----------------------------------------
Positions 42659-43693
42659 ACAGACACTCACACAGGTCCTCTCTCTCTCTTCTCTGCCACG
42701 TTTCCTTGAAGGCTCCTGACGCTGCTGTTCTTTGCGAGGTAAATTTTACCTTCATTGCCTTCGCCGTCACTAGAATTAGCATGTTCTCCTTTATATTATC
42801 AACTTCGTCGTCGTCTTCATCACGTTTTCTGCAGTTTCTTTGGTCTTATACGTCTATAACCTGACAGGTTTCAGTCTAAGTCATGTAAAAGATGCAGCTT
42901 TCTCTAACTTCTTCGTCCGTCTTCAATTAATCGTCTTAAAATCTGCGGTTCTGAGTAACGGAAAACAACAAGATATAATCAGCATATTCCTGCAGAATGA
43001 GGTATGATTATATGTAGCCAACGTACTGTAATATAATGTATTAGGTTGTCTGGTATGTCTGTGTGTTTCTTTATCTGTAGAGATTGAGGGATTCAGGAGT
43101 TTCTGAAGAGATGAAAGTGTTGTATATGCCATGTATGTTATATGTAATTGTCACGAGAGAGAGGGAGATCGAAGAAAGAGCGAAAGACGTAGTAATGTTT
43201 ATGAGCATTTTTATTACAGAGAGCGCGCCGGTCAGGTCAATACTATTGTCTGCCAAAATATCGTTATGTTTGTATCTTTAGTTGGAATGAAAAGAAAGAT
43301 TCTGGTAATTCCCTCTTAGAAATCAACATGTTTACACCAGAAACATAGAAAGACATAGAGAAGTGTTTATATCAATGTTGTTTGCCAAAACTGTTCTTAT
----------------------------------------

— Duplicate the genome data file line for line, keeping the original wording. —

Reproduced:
Positions 42659-43693
42659 ACAGACACTCACACAGGTCCTCTCTCTCTCTTCTCTGCCACG
42701 TTTCCTTGAAGGCTCCTGACGCTGCTGTTCTTTGCGAGGTAAATTTTACCTTCATTGCCTTCGCCGTCACTAGAATTAGCATGTTCTCCTTTATATTATC
42801 AACTTCGTCGTCGTCTTCATCACGTTTTCTGCAGTTTCTTTGGTCTTATACGTCTATAACCTGACAGGTTTCAGTCTAAGTCATGTAAAAGATGCAGCTT
42901 TCTCTAACTTCTTCGTCCGTCTTCAATTAATCGTCTTAAAATCTGCGGTTCTGAGTAACGGAAAACAACAAGATATAATCAGCATATTCCTGCAGAATGA
43001 GGTATGATTATATGTAGCCAACGTACTGTAATATAATGTATTAGGTTGTCTGGTATGTCTGTGTGTTTCTTTATCTGTAGAGATTGAGGGATTCAGGAGT
43101 TTCTGAAGAGATGAAAGTGTTGTATATGCCATGTATGTTATATGTAATTGTCACGAGAGAGAGGGAGATCGAAGAAAGAGCGAAAGACGTAGTAATGTTT
43201 ATGAGCATTTTTATTACAGAGAGCGCGCCGGTCAGGTCAATACTATTGTCTGCCAAAATATCGTTATGTTTGTATCTTTAGTTGGAATGAAAAGAAAGAT
43301 TCTGGTAATTCCCTCTTAGAAATCAACATGTTTACACCAGAAACATAGAAAGACATAGAGAAGTGTTTATATCAATGTTGTTTGCCAAAACTGTTCTTAT